Moving through the most obscure realms of postmodern entertainment, we find the identity politics and artistic branding of Scandinavian roleplaying subcultures. While these have little importance outside of the rarefied circles of the game designers of the utmost North, to them, these things can sometimes seem to have meaning.
So, yeah. I’m not a Jeepformer.
Sometimes people will explain my games, or my friends’ games, by saying they’re Jeepform. But they’re not. None of us make Jeepform games.
What does that even mean?
Well, you see: Jeepform is a brand. It’s not, I believe, a unique design philosophy (nor is Nørwegian Style, or games conforming to the Hippie Method Manifesto). These are mostly just subsets of the huge monstrosity called “freeform”, and not very stable subsets at that. If I were to design a game that was, word for word, a remake of a Jeepform game, I wouldn’t call it a Jeepform: It wouldn’t have been made by a member of the Jeepform community – a jeeper. In the same way, if a jeeper wrote one of my games, it would be a Jeepform, by definition.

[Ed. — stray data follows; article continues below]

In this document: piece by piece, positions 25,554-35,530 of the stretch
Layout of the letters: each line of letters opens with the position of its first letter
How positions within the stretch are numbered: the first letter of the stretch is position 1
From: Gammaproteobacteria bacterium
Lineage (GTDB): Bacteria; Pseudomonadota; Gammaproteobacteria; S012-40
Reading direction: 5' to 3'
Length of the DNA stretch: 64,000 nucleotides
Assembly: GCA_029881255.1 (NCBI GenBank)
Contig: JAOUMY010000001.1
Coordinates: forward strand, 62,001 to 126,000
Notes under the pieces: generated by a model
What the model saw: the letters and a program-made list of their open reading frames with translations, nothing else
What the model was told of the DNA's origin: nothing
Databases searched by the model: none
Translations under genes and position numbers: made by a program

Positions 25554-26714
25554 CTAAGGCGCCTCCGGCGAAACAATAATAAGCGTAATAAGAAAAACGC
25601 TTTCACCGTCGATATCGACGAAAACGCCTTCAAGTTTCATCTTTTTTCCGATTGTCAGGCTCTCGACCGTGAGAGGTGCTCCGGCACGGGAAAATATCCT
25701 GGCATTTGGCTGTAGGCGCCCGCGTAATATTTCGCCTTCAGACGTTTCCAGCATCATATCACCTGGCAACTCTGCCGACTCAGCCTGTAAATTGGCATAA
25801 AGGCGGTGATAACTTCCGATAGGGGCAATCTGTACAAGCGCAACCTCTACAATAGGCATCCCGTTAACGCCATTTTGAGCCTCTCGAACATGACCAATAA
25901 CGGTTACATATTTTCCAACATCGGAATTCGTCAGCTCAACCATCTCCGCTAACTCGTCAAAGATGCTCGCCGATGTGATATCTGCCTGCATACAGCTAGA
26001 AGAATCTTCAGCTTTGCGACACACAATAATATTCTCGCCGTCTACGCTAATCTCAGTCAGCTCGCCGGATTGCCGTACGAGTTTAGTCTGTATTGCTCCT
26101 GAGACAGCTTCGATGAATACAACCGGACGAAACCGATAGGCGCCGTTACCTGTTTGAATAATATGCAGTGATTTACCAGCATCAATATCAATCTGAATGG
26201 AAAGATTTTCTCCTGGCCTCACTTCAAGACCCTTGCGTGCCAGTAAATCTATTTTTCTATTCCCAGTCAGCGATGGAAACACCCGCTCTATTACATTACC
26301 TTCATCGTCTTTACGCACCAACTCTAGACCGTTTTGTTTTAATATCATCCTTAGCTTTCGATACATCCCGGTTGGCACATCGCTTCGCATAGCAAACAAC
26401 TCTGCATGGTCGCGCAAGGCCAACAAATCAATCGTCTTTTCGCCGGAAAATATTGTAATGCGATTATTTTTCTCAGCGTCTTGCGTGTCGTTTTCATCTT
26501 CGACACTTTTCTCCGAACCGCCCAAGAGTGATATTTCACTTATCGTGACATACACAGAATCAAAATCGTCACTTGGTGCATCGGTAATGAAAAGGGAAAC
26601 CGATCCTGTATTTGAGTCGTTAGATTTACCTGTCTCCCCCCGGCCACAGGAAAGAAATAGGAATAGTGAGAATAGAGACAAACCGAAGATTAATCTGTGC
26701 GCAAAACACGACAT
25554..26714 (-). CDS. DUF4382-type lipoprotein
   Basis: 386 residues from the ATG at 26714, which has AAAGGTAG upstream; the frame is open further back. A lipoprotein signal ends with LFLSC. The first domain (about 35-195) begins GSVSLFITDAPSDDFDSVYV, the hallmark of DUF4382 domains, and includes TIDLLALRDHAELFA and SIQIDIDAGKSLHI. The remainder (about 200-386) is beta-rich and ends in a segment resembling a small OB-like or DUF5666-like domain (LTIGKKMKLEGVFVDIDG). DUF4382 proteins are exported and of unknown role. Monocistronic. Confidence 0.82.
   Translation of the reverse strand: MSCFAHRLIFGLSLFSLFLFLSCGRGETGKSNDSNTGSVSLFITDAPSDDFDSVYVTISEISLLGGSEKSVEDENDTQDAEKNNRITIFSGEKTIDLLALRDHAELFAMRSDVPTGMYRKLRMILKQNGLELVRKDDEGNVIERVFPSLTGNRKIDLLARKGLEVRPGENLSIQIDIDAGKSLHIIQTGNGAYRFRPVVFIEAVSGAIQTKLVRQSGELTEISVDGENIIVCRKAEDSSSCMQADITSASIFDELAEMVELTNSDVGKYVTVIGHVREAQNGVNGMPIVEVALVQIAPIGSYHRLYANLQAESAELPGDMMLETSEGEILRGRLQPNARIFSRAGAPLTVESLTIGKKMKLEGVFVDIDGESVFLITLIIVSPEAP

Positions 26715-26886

I don’t know what the Jeep policy on, or attitude toward, all of this is. There’s a lot of games being labeled “jeepform” these days; in Poland, they run “jeeps”, which appear to be improvised freeform games, though I couldn’t say for sure.
So, yeah. While I steal liberally from anyone, from any school of game design; and while some of my designs are probably compatible with the design goals of the jeepers, and might look like Jeepform to an outsider – I get slightly annoyed when people claim I’m part of a collective I’m not in. The jeepers I’ve met are cool people, and the (very few) Jeepforms I’ve played are good. If I were a jeeper, I’d happily confess to it. However, I’m not; and just like a catholic probably won’t like being called a protestant, I prefer it when my games aren’t called Jeepform.